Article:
A couple days ago I began analyzing my situation to determine what is causing my writing paralysis. Originally I blamed it on a lack of time. I used my blog as an excuse. Well, I’ve been off my blog more or less for over a month now and I haven’t added one lousy, stinking word to any of my started stories. Not one. I haven’t worked on a character sketch or written an outline. Aside from giving a couple hours’ worth of mental massage to my stories, I haven’t done a thing. I don’t suppose I can blame my blog for my lack of progress anymore. I have time now that the boys are back in school. As I documented the other day, I’ve had enough time to clean out my pantry, hand wash the floors, and dust baseboards. All those housecleaning maneuvers are clearly nothing but the actions of a desperate woman. I’m uncomfortable enough with the idea of having to write something creative that I cleaned out my pantry. I hadn’t done that job properly once in the ten years we’ve been in this house. Interesting that I should decide now is the time to remedy that situation.

Tonight, though, during a conversation with my sister it hit me. I was able to admit what is at the root of my procrastination. It’s fear. I’m afraid I won’t be able to do it. I’m afraid that if I do finish it that it still won’t be worth reading. I’m concerned that perhaps my putting myself forth as a writer was a mistake because if I do this and I’m not successful then I won’t even be able to claim that I am a writer. And, I only just got up the nerve to admit that I’m a writer a little less than a year ago. What if I’m a sham?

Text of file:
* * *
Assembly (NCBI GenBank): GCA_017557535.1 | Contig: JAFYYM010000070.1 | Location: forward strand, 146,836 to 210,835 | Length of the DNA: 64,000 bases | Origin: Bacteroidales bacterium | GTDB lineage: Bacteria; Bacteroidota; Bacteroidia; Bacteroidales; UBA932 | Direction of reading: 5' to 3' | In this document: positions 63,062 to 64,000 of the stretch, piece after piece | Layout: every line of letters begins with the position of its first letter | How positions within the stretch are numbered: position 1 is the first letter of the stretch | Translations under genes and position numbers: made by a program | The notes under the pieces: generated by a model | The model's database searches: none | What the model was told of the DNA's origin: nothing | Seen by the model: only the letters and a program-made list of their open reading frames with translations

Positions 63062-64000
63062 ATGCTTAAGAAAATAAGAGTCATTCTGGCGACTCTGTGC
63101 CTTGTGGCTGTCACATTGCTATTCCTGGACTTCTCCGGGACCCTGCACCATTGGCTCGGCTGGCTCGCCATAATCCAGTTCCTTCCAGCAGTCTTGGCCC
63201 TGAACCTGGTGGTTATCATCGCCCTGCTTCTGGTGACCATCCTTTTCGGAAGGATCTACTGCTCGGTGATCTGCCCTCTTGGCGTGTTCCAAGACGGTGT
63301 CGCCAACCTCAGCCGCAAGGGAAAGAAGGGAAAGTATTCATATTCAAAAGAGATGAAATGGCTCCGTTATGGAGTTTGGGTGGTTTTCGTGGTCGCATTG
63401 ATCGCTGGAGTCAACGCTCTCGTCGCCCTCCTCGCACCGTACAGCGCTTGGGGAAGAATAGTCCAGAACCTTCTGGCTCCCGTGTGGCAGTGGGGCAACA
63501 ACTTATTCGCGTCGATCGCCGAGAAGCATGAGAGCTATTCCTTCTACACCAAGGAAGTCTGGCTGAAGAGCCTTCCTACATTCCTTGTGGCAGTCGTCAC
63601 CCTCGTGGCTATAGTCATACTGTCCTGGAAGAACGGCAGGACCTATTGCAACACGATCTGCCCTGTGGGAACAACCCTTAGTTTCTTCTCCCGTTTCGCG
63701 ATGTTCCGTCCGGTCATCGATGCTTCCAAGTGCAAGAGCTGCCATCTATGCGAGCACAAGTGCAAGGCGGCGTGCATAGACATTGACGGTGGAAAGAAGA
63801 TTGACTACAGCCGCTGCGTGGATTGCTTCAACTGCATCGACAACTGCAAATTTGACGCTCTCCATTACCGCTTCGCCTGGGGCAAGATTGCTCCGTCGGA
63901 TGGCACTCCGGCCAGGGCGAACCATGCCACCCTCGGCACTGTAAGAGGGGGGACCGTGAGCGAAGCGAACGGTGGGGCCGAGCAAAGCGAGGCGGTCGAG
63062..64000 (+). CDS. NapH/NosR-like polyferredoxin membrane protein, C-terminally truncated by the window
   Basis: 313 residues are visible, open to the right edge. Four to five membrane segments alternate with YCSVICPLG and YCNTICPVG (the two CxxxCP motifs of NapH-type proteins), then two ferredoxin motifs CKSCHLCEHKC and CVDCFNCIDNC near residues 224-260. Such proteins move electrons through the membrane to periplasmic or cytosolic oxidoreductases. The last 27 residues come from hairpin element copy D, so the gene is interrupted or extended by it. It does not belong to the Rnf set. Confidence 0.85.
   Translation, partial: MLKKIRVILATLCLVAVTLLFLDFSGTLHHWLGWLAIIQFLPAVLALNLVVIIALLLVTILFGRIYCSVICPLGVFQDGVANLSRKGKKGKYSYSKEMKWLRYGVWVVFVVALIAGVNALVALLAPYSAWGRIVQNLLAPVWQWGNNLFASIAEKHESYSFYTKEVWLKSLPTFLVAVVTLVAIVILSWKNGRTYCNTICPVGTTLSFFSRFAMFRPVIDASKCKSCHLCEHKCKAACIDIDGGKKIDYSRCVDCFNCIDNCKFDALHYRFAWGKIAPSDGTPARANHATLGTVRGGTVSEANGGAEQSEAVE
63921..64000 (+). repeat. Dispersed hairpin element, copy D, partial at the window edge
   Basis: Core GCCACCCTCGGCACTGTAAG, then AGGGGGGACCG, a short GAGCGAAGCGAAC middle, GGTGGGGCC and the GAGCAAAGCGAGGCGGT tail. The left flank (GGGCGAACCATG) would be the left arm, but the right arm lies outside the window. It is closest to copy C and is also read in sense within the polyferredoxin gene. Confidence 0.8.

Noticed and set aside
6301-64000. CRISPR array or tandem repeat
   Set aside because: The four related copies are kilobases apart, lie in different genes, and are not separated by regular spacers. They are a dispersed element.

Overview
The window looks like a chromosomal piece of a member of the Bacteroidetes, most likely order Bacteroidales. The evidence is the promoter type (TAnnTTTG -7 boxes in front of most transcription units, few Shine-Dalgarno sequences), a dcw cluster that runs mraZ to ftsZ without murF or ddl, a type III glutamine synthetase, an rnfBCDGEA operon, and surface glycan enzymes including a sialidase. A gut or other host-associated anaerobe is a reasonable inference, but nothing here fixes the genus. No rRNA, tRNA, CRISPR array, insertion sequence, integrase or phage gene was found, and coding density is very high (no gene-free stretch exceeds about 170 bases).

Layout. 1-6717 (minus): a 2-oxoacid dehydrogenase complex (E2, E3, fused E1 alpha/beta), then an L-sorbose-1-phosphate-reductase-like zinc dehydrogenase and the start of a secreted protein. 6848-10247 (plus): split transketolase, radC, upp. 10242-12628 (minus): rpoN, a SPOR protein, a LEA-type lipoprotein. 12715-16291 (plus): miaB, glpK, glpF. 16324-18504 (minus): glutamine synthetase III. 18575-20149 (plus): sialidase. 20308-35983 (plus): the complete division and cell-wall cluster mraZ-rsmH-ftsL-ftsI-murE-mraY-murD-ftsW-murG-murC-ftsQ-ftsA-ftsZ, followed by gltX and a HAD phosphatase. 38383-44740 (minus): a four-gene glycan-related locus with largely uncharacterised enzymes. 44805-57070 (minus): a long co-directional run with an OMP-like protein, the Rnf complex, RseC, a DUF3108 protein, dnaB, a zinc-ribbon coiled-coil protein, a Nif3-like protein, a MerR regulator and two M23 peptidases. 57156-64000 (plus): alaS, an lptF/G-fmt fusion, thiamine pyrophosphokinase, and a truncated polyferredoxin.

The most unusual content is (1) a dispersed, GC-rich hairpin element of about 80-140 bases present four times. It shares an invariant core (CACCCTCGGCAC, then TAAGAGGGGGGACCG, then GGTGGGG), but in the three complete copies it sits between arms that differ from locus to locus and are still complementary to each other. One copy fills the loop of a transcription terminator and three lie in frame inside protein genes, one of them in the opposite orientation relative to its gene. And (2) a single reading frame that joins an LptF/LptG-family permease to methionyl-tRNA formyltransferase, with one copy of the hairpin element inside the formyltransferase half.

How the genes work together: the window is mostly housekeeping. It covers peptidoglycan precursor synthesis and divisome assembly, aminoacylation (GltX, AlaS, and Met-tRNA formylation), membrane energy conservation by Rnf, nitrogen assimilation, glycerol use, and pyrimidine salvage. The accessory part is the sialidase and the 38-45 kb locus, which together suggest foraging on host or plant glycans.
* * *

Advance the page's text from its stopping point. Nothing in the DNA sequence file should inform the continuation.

I’m a smart gal. I know there are no guarantees. I know that the best things in life come when you take a risk. I know that life is a growth proposition and to make forward progress you actually have to move. I know all these things. So, what the hell is my problem? Why am I being such a scaredy cat? And, how do I get beyond my fear? How do I make it through the Fire Swamp when I don’t see any way to survive?

I’d love to believe I could face the Fire Swamp the way that Wesley did, with optimism, blind faith, and complete confidence that it would all simply somehow work out. But, I don’t work that way, which is what has gotten me into this predicament in the first place. Rather than taking Wesley’s approach, like Inigo Montoya, I think I need to go back to the beginning. I need to make mini-goals that aren’t as scary as the goal of writing an actual book. Perhaps, first I will write a paragraph and see how that goes. Maybe I can do that every day for a week and then gradually, over time, I will find that fiction writing isn’t really as terrifying as I’m imagining? I nearly stalled out on my 80-page Master’s thesis due to this same type of writer’s paralysis, but I survived that Fire Swamp so I’m fairly certain I can negotiate this one. I have to stop telling myself I can’t. There are no flame spurts, lightning sand, or R.O.U.S. here, anyway, so that means my chances of survival are pretty good.

 

My God Doesn’t Make Junk

There is beauty everywhere.